Common Security Problems in Web Applications can be avoided

In the last few years a rising number of web programmers and developers have started understanding that the codes they write do play a major part in the overall security of a website. Despite the fact that the administrators install firewalls, which keep off-the-shelf software with updated and secure communication along important encryption, there are also various ways to hit the logic of the custom made application code itself.
There are apparently an unlimited number of diverse logical glitches that possibly will direct to vulnerable security problems in a web application. But even though the number of glitches may be countless, many of the most regularly happening glitches may be put in one of the following rather restricted set of categories:
Malfunction to deal with meta characters of a subsystem
Approval problems due to giving too much trust in input
That’s only two categories, and they wrap up much of the web application security buildup available in the last 7-8 years or so. Today, many developers are well-known with an attack called SQL Injection.
Some are also well-known with Cross-site Scripting – actually HTML Injection. There’s also XML Injection, XPath Injection, LDAP Injection, C Null-byte Injection, and a plethora of other injection problems, plus the seldom-described Legacy System Injection. They’re all part of the “malfunction to agreement with meta characters of a subsystem” category.
The best part about SQL Injection is that it mutely passes through all the layers of firewalls and does its work profound inside the system. It’s not limited itself to shutting down servers. Everything achievable through SQL can be probable through SQL Injection, incorporating fetching, modifying and deleting information. Most of the developers knew how to protect against both SQL Injection and Cross-site Scripting.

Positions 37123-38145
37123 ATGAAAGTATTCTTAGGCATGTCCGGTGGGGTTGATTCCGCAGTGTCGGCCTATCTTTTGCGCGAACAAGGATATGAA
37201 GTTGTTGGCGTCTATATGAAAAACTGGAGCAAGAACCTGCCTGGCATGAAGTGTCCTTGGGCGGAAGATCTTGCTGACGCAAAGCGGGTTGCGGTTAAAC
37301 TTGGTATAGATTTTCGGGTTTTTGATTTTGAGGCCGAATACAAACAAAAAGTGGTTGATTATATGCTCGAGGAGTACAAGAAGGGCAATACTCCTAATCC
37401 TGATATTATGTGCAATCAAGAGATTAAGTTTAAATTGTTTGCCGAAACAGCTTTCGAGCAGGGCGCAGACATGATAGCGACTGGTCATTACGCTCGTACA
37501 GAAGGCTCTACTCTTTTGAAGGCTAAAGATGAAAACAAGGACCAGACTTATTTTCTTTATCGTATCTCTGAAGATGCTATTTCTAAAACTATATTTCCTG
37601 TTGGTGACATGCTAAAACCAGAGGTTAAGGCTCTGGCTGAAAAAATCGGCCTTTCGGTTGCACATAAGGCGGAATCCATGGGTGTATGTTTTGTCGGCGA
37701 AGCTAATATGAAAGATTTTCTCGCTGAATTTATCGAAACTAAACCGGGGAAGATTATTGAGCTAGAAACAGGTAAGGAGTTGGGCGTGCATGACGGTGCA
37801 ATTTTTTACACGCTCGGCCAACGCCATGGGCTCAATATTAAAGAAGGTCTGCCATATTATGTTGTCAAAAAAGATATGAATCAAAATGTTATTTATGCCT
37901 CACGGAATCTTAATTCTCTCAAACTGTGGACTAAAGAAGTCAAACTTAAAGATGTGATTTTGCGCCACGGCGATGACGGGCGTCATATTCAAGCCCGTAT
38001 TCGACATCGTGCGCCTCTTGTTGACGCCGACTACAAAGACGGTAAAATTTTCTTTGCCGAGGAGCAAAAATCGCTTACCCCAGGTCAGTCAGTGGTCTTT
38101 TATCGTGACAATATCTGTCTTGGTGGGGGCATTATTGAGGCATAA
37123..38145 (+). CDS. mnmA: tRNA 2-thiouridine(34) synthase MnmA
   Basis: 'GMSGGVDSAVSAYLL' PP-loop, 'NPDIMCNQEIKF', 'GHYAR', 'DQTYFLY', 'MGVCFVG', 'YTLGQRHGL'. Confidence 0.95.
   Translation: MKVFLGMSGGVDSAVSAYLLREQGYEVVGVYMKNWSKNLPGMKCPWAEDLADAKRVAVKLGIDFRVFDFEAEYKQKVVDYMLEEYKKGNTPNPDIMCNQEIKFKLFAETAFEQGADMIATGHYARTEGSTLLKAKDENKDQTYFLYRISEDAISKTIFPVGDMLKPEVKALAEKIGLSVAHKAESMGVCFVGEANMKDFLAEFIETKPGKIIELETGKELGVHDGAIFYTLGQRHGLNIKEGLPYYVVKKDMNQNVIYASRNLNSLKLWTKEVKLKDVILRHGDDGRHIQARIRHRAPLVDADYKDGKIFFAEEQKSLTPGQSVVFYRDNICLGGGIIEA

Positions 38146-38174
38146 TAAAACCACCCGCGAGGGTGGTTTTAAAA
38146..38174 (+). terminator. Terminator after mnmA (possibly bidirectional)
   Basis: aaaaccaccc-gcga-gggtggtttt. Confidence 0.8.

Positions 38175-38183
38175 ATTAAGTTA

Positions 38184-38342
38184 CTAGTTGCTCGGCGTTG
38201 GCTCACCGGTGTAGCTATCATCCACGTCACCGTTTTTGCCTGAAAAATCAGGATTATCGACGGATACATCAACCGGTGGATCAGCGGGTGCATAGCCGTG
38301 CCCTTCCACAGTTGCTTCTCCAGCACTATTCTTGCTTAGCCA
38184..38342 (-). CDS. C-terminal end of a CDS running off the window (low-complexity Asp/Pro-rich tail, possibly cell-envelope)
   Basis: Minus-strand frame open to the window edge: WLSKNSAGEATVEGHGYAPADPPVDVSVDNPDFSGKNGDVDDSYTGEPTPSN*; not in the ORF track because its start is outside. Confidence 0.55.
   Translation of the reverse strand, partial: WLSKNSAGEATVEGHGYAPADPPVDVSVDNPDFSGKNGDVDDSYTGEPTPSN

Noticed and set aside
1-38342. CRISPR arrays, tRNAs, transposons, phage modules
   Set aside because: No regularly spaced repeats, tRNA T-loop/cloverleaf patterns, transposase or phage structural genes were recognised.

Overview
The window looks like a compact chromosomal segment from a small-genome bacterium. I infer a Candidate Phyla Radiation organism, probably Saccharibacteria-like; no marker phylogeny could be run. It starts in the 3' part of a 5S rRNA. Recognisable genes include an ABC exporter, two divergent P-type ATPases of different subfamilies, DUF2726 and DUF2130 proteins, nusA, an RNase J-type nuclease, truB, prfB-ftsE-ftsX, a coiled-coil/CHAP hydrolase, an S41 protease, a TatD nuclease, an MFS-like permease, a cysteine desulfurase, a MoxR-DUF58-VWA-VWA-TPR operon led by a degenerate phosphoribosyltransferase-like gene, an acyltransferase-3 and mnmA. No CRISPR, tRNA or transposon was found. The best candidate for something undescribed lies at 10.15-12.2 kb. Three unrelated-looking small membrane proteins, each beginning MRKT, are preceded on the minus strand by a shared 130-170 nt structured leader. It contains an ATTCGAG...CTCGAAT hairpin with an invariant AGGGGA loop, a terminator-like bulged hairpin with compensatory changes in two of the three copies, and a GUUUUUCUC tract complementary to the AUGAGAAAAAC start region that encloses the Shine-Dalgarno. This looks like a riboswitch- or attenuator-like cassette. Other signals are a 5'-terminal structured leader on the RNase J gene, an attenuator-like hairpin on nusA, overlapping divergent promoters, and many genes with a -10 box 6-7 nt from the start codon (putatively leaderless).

Actually, they hadn’t taken a step back and appreciated what made those attacks possible. If they had, they would have thought “meta character problem” as soon as they begin using the semicolon as a delimiter. The first step in the fight against meta character problems, is to recognize when certain characters become meta characters. This characteristically happens when developers join data and control information and pass them on to some scanner. Perceptibly, an SQL statement will be parsed when sent to a database server and an HTML document will be parsed when sent to the user’s browser. But there are less clear parsers or scanners as well. As an example, when working with strings in programs written in C, a null-byte will mark the end of the string.
Many common security problems in custom web applications development may be avoided if programmers learn and focus on two things while coding: First that every single piece of input to the application is under the user’s control, and second that much subsystem may give special meaning to definite characters in the data.
When security counts, count on PLAVEB.